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Lisa M. Binder

Ghanaian sculptor, active in Nigeria. He earned a bachelor’s degree in sculpture (1968) and a postgraduate diploma in art education from the University of Science and Technology, Kumasi, Ghana (1969). After graduation he taught at the Specialist Training College (now University of Winneba), Ghana, in a position vacated by the eminent sculptor Vincent Kofi. From ...

Article

A. E. Duffey

South African potter. He was educated at Heidelberg and Potchefstroom (both nr Johannesburg) and began a fine arts degree at the University of the Witwatersrand, which he left after two years to work for a four-year painting diploma at the Johannesburg School of Art. In ...

Article

Joanna Grabski

Senegalese glass painter, potter and teacher. She earned an MA in literature at the Université Cheikh Anta Diop, Dakar (1980), then graduated from the Ecole Normale Supérieure d'Education Artistique (1983). Her early work in both literature and fine arts dealt with the social role of women in colonial Senegal. In the 1980s and 1990s, she worked primarily with glass painting or sous verre, a medium with a long history in Senegal. Her work advances well-known conventional glass paintings that depict colorful quotidian and religious scenes. She works with a palette of intense hues, applying them across the glass support so as to maximize the expressive potential of the medium. Although she created figural works in the 1980s, her work in the 1990s became increasingly abstract. Her glass paintings, such as ...

Article

Ghaybi  

Arab potter. The name is also applied to a pottery workshop active in Syria and Egypt in the mid-15th century. All the products are underglaze-painted in blue and black. A rectangular panel composed of six tiles decorated with a lobed niche in the mosque of Ghars al-Din al-Tawrizi, Damascus (...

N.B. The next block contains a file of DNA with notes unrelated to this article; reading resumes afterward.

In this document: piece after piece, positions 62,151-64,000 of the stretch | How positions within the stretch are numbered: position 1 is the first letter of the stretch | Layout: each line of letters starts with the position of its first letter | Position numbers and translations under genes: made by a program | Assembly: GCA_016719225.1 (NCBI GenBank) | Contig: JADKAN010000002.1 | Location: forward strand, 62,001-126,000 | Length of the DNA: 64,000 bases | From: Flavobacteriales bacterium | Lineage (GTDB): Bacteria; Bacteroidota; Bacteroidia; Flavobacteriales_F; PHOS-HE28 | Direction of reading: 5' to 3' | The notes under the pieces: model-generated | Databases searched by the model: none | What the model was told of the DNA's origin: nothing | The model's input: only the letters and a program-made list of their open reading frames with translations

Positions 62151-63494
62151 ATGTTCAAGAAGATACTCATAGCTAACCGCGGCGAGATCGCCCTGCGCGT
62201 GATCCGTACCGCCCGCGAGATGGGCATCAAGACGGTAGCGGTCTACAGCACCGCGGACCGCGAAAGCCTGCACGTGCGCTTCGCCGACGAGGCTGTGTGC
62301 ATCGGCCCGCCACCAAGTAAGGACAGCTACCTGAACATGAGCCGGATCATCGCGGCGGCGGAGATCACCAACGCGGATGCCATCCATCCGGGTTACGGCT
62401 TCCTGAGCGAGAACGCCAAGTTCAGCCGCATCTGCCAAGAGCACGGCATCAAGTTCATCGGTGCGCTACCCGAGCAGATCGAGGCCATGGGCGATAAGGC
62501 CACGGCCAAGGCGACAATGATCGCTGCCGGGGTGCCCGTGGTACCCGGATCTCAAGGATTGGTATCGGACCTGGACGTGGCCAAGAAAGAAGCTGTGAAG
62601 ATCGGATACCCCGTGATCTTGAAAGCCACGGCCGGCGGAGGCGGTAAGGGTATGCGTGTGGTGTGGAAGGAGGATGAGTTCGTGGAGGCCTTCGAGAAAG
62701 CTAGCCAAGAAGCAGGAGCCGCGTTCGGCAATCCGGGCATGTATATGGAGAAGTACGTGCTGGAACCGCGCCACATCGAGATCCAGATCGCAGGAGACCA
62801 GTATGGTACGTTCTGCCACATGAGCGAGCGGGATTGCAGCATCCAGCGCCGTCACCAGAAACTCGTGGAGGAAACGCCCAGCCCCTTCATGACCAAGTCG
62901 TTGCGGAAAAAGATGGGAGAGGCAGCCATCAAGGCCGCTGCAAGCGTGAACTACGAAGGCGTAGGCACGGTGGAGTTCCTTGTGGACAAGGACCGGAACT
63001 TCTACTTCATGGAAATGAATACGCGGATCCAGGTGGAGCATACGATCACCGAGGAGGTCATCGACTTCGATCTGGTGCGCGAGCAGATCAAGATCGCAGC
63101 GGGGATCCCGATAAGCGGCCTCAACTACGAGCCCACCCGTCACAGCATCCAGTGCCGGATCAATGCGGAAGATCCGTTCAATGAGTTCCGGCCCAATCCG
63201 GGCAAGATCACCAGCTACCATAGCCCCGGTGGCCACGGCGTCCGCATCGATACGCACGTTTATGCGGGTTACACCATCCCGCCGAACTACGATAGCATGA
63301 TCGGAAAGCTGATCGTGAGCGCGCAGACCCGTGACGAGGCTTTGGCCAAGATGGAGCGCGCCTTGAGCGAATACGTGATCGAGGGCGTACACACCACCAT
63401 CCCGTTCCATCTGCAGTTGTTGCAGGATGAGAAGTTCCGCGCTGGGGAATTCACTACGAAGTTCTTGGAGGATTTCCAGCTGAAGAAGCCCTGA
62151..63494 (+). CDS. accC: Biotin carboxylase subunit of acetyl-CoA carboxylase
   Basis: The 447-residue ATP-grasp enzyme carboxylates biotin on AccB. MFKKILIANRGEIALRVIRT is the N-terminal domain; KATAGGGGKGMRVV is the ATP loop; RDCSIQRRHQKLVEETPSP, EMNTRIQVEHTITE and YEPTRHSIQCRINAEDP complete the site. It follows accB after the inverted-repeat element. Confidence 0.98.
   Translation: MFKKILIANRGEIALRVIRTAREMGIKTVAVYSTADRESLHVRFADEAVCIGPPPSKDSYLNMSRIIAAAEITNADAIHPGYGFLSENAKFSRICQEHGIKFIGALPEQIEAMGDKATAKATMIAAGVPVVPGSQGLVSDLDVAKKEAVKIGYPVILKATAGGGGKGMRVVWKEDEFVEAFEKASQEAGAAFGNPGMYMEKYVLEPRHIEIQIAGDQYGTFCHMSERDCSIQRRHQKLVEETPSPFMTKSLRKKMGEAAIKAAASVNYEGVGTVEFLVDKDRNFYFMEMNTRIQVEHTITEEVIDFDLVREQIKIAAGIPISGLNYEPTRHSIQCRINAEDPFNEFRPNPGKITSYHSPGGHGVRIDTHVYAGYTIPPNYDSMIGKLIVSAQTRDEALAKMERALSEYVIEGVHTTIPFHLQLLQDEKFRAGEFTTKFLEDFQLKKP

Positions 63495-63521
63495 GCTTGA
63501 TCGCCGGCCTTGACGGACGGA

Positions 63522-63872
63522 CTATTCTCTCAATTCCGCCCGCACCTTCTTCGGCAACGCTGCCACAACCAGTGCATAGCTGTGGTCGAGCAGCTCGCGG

Article

Will Rea

Nigerian potter. She was apprenticed to an aunt who taught her the traditional pottery techniques of the Gwali people, in which pots were made by the coil and pinch techniques and then given an open firing. The three basic shapes were the randa, a large water storage pot, the ...

Article

A. E. Duffey

South African potter of English birth. In 1959 he spent a year at the Brighton College of Art and then went to the St Martin’s School of Art in London. After qualifying in 1963 for a teaching diploma at London University, where one of his lecturers encouraged him to further his training, in ...

Article

English potter. He attended evening classes in pottery at the Camberwell School of Art, London (c. 1909–12). About 1915–16 he joined Cuthbert Hamilton at the Yeoman Pottery in Kensington, London (closed 1920). After World War I he set up his own pottery at the family engineering firm in Rotherhithe in ...

Article

Muslim  

Arab potter. Twenty complete or fragmentary lustreware vessels signed by Muslim are known. A fragmentary plate with birds in a floral scroll (Athens, Benaki Mus., 11122) is inscribed on the rim ‘[the work of] Muslim ibn al-Dahhan to please … Hassan Iqbal al-Hakimi’. Although the patron has not been identified, his epithet al-Hakimi suggests that he was a courtier of the Fatimid caliph al-Hakim (...

Article

Marla C. Berns

British ceramist of Kenyan birth. Odundo built an international reputation on the creation of rigorously beautiful and conceptually resonant vessel forms. She moved from Kenya to England in 1971 to continue her education, receiving her BA in 1976 from the West Surrey College of Art and Design and an MA in ...

Article

A. E. Duffey

South African potter. He qualified and worked as a chartered accountant until the outbreak of World War II. After five years’ military service in Europe, he worked as a clerk in Cape Town until 1956. He then went back to England and spent six months with ...